Deploy! | April 4, 2024

Investors ready products to amplify US ‘green bank’ funding

Amy Cortese
ImpactAlpha Editor

Amy Cortese

The Biden administration’s “national green bank” program will come into focus today as vice president Kamala Harris and EPA chief Michael Regan are expected to award $20 billion in climate finance funds to coalitions of nonprofit lenders. 

Before the funds even start to flow – likely not until the fall – the focus is shifting to bringing in outside capital to magnify the impact of the once-in-a-generation federal funds. 

As reported by ImpactAlpha, awards for the $14 billion National Clean Investment Fund, or NCIF, are expected to go to three coalitions – Power Forward Communities, Climate United and the Coalition for Green Capital – that will stand up a “green bank” layer that will work with private lenders to mobilize loans for distributed clean energy, building retrofits, and zero-emission transportation. 

Climate United, led by Calvert Impact, Community Preservation Corporation, and Self-Help, received the biggest award, at nearly $7 billion.

Another $6 billion will be distributed via the Clean Communities Investment Accelerator to nonprofit “hubs” that can help lenders in low-income communities boost their green lending expertise and capacity. The awardees include: Opportunity Finance Network, a membership network of community development financial institutions, or CDFIs; the Native CDFI Network; the Justice Climate Fund, organized by the Community Builders of Color Coalition; community development credit union Inclusiv, and Appalachian Community Capital.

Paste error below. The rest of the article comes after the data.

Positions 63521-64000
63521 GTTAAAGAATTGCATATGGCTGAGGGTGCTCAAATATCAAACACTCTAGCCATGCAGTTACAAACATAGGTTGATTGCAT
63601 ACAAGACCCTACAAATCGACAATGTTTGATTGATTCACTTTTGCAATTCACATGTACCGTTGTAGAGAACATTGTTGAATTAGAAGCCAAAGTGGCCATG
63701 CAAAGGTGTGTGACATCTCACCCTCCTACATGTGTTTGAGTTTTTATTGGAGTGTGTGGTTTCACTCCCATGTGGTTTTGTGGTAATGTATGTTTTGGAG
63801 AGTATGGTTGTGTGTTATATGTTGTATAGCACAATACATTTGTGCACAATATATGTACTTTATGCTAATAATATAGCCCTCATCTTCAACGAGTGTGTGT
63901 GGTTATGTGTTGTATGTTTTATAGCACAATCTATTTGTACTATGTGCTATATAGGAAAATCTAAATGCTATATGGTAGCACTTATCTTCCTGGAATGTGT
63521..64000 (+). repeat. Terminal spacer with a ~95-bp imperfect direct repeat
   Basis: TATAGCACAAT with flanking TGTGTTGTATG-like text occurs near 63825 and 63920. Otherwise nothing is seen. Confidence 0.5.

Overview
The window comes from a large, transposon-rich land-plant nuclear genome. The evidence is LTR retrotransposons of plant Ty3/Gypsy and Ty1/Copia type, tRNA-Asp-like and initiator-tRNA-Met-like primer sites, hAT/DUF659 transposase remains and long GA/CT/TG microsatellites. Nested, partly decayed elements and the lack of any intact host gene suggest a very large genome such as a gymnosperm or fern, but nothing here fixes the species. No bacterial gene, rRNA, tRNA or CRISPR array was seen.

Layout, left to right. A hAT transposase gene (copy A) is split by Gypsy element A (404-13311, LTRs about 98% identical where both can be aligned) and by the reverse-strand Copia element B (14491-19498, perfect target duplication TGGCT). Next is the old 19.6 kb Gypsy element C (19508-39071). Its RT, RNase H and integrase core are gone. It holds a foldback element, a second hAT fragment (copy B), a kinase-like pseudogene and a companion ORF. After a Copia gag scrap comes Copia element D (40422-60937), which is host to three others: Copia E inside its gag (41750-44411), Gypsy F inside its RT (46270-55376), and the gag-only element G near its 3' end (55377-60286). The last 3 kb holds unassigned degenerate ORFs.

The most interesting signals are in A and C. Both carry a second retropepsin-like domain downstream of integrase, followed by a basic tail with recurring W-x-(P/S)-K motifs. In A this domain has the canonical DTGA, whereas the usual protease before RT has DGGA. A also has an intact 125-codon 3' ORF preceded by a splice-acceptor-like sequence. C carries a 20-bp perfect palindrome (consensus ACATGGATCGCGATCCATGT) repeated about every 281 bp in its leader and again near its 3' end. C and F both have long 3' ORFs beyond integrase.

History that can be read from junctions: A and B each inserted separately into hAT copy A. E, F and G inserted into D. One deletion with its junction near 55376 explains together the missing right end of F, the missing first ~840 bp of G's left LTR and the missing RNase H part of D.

The $20 billion, plus another $7 billion for solar projects in underserved communities still to be awarded, amount to the largest infusion of capital to date into the network of community development financial institutions and local lenders. The grants will be funneled through a network of local lenders that will make low-cost loans for projects from energy retrofits to community solar and EV charging to ensure that every place can fully participate in the energy transition.